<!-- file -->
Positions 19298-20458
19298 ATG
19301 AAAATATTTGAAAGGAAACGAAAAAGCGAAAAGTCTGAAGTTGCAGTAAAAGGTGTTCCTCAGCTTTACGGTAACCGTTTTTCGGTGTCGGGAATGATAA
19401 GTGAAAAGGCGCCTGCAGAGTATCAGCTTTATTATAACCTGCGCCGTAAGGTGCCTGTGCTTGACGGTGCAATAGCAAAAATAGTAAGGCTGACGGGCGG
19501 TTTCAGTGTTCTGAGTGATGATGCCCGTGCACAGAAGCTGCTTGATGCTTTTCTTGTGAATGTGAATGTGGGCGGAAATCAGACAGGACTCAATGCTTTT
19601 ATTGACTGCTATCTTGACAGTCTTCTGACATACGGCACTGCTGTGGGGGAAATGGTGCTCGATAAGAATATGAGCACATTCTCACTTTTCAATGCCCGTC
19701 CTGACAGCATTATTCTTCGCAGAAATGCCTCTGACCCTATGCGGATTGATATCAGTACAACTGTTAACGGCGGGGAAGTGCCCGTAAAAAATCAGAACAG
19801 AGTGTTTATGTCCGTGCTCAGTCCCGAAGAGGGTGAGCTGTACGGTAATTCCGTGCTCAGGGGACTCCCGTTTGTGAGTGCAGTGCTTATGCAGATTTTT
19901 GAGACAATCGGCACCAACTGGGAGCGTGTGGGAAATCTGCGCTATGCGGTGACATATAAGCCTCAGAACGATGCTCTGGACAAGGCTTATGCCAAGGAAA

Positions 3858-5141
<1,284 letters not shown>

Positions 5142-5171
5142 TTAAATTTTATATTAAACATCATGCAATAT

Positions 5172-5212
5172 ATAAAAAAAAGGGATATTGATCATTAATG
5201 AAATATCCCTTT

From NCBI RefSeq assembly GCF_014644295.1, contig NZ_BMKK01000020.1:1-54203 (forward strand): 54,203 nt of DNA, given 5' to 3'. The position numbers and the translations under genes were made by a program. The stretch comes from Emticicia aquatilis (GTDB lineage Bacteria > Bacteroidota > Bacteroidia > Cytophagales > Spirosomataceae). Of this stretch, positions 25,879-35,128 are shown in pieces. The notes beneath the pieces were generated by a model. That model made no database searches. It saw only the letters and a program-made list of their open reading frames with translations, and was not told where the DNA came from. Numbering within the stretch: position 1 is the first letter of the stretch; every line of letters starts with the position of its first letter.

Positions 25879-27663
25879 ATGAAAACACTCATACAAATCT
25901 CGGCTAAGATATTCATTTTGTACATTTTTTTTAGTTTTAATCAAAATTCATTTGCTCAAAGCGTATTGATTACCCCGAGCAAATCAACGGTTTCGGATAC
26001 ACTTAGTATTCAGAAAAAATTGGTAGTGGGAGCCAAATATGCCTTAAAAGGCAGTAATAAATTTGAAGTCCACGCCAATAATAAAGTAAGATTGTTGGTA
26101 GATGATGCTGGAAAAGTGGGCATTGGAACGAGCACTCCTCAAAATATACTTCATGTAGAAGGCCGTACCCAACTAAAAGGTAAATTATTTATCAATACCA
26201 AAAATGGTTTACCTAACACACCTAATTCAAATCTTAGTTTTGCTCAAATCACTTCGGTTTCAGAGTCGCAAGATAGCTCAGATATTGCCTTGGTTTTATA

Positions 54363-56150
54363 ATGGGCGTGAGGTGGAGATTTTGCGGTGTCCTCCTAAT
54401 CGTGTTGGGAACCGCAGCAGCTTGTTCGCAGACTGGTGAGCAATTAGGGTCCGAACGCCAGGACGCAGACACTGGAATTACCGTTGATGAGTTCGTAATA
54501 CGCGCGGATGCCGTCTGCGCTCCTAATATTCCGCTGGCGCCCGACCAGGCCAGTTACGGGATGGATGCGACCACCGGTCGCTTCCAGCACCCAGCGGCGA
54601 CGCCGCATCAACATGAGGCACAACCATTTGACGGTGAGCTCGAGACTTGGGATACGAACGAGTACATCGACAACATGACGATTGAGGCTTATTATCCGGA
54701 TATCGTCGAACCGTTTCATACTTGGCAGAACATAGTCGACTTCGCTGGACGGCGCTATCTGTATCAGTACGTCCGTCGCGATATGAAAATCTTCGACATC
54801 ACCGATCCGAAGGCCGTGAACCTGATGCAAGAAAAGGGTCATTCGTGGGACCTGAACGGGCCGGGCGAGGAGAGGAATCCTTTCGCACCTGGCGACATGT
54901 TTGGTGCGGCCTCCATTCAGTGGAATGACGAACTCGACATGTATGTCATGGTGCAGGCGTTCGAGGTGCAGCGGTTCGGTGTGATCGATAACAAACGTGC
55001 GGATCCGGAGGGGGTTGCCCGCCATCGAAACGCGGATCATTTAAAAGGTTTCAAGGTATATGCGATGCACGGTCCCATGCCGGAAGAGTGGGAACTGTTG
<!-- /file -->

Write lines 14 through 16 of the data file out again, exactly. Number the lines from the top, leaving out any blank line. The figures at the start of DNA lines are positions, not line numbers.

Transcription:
Positions 5172-5212
5172 ATAAAAAAAAGGGATATTGATCATTAATG
5201 AAATATCCCTTT